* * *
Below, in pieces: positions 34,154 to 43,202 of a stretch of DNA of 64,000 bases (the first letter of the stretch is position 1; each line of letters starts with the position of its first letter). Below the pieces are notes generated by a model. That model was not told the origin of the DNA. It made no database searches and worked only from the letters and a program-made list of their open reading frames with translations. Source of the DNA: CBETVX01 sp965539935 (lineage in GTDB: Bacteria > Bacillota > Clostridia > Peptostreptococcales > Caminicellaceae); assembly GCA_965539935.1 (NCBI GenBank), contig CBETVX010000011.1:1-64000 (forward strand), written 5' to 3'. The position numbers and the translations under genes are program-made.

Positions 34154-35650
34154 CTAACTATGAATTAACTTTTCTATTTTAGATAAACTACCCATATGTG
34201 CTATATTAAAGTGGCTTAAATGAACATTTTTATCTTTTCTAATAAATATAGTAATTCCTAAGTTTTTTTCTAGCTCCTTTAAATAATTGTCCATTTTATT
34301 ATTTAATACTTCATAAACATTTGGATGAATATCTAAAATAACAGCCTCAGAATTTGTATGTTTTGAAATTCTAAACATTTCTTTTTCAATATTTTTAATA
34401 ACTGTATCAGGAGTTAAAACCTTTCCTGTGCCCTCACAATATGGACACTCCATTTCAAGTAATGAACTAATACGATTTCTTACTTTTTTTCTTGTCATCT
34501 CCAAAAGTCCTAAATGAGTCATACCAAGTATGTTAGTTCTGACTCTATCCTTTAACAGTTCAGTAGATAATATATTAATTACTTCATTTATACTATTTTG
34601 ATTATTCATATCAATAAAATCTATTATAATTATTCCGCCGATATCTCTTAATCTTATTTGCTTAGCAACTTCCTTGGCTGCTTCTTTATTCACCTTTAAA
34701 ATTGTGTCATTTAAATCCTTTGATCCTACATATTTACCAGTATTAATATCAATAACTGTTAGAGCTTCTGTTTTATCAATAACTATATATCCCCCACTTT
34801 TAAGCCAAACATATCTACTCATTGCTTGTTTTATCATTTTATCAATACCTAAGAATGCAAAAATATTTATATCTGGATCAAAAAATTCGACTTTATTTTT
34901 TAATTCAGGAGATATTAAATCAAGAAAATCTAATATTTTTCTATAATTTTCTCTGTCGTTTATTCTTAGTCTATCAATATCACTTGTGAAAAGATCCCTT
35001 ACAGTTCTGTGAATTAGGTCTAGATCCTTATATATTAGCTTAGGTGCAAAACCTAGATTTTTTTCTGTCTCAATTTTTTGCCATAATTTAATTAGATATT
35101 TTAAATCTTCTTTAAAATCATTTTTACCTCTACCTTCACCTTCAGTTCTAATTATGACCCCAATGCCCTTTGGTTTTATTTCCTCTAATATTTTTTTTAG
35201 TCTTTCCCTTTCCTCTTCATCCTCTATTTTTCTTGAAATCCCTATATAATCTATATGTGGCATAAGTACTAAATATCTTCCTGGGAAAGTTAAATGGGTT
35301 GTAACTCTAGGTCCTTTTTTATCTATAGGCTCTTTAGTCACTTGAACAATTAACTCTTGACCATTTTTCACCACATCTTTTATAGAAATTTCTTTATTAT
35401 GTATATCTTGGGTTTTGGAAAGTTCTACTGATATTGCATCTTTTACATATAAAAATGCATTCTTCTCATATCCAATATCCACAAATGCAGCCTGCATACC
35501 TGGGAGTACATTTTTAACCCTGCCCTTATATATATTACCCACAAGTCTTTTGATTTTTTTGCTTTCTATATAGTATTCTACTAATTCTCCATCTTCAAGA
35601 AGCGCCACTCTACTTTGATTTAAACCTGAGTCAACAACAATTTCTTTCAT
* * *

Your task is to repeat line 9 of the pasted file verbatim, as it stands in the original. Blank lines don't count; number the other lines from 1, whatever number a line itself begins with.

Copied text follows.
34701 ATTGTGTCATTTAAATCCTTTGATCCTACATATTTACCAGTATTAATATCAATAACTGTTAGAGCTTCTGTTTTATCAATAACTATATATCCCCCACTTT